The Food Almanac: Tuesday, June 4, 2013

Staff Writer
It's National Blue Cheese Day!

Wikimedia Commons/ Nataraja

Food Calendar
It is National Blue Cheese Day. Today in 1070, Roquefort cheese is said to have been discovered. A shepherd found a chunk of cheese he left in a cave some time earlier near the town of Roquefort, France. It was moldy, but he was hungry. He found the mold gave the cheese an exciting new flavor. This is probably just a legend. Cheeses that become delicious after being infected with molds have been known since Roman times.

Roquefort is the most famous of all blue cheeses, and the first cheese to have been recognized as unique to the place where it is made. It even has a slogan: "The King of Cheeses, and the Cheese of Kings." (It's not the only cheese that claims this.) The only true Roquefort comes from that same small area of France, where the Lacaune breed of sheep produce the milk from which it is made. Cheesemakers claim that the plants in that area, and the limestone caves in which the cheese is aged, are what's unique. The mold produces an acid that gives blue cheese its distinctive tang. The mold is the same penicillin mold that shows up on old bread. Roquefort has a particularly powerful taste. 

Roquefort is not the only blue cheese. Among the more famous others are Stilton (from England), Gorgonzola (Italy), and Maytag (Iowa). Danish blue cheese probably outsells all of those put together. And there's lots of generic blue cheese out there.

Deft Dining Rule #421
(Mary Leigh's Law Of Wedge Salads.) The less expensive the iceberg wedge salad with blue cheese dressing, the better the salad.

Edible Dictionary
washed-rind cheese, n.--Medium to small cylinders or balls of cheese that have been soaked with a liquid before aging begins. The most common washing agent is salt water, but some cheeses are washed with wine or spirits--usually from the area where the cheese is made. The point of this is to add moisture lost when the curds were drained, giving the interior of the cheese a creaminess you wouldn't guess was there from the apparently desiccated rind. Washing also makes the rind less permeable, and keeps the inside of the cheese soft. Brie is probably the most familiar washed-rind cheese. Some of them are inoculated with penicillium mold and develop blue streaks inside; Dorset is a good example.

Gourmet Gazetteer
Dressing Point is an island in the center of Matagorda Bay, an arm of the Gulf of Mexico coast of Texas. It's ninety-one miles south of Houston, the last half-mile of it over water. That water is very shallow--you could wade out the island if you wanted to. The highest point on the island is two feet above sea level. I guess that's where you'd make the dressing for the salad, or for the turkey. You may well be the only one there, not counting millions of birds and fish. The nearest restaurant is Sting Rae's Waterfront Grill, nine miles up the marshy shoreline.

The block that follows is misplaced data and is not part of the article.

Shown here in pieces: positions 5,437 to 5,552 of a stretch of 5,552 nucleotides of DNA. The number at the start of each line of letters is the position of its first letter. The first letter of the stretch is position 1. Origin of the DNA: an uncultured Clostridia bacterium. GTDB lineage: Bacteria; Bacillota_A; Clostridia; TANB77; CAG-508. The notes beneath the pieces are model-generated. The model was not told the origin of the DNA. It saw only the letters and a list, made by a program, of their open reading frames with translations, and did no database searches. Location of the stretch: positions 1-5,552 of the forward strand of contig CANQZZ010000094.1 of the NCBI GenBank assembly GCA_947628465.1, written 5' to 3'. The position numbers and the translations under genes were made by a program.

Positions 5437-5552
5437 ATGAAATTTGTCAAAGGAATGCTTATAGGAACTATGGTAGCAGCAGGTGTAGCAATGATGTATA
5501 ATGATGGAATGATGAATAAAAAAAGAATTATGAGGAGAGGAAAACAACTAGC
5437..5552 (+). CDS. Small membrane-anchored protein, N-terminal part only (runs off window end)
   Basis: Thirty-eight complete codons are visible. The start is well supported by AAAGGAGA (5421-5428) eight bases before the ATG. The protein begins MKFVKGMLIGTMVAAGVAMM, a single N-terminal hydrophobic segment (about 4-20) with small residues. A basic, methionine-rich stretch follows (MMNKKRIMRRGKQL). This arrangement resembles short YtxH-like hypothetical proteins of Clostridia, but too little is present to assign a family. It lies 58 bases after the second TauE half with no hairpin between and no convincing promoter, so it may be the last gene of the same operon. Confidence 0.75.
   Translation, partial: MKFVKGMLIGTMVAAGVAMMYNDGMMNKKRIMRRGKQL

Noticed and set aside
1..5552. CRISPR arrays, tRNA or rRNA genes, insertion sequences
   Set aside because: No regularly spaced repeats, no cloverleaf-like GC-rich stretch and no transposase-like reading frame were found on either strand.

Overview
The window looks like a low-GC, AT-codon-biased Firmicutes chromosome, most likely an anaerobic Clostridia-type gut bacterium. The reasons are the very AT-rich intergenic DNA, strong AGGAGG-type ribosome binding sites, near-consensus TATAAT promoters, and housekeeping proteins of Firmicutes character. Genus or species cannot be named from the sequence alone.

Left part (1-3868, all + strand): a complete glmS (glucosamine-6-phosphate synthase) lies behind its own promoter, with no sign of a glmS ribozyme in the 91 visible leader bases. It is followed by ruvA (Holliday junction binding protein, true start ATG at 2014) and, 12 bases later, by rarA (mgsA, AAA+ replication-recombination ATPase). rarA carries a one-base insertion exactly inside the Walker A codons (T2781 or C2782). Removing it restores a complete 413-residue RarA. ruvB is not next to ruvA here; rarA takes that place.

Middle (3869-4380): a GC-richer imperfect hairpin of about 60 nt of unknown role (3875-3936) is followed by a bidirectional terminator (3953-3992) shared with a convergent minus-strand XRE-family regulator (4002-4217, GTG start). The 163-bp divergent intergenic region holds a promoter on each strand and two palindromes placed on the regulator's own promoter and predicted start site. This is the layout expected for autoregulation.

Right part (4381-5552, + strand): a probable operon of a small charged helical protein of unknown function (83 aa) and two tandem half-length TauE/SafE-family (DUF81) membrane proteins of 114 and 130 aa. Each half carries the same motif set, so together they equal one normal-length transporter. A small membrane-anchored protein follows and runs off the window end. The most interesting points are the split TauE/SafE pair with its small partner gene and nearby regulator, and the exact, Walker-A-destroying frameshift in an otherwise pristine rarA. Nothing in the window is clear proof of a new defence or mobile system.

Food Inventions 
A machine that turned large amounts of stale bread into even larger amounts of bread crumbs was patented today in 1895 by Joseph Lee. This paved the way for oysters Mosca and stuffed artichokes. . . The supermarket shopping cart was invented today in 1936 by Oklahoma supermarket owner Sylvan Goldman. The baskets on wheels looked much like the ones in use today, but smaller.

Annals Of Winemaking 
Jean Antoine Claude Chaptal was born today in France in 1756. He was a chemist who worked in many fields, including winemaking. He introduced the practice of adding sugar to grape juice to assist poor vintages in fermenting to reasonable alcohol levels. Chaptalization, as the technique is now called, is still used in French winemaking. It is forbidden in the United States.

The Saints
Today is the feast day of St. Francis Caracciolo, who lived in the 1500s. He is the patron saint of the Association of Italian Cooks. Also the city of Naples, so have a slice of pizza in his honor today.

Annals Of Cheap Drinks 
Today in 1974, the Cleveland Indians introduced Ten-Cent Beer Night to boost attendance. It worked okay, but at those prices anybody could get drunk. And they did. Badly-behaved fans, many of whom were paying no attention to the game, turned the stadium into a brawl. The Indians had to forfeit the game. The same has not happened in restaurants with two-bit (or cheaper) cocktails. Which proves that people who spend their leisure time in restaurants behave better than sports fans. I rest my case.

Food Namesakes
Bergland Icey, an actor from (appropriately enough) Iceland was born today in 1977.

This isn't a food name, but every year I note the 1815 birthday of Jefferson Parish Kidder. He was a traveling politician in Vermont, Minnesota, and finally the Dakota Territory. But he sounds like the guy who suggested to Aaron Broussard that he send the pumping station operators home during the hurricane.

Words To Eat By
"What I know about our blue cheese dressing is that you'll either love it or hate it--no in between."--Dottye Bennett, the longtime waitress (now retired) at Charlie's Steakhouse (she was Charlie's daughter).

Words To Drink By
"Don't forget that the flavors of wine and cheese depend upon the types of infecting micro-organisms."--Martin H. Fischer,Cincinnati physiology professor.

Related Links
Cheese of the Week: Époisses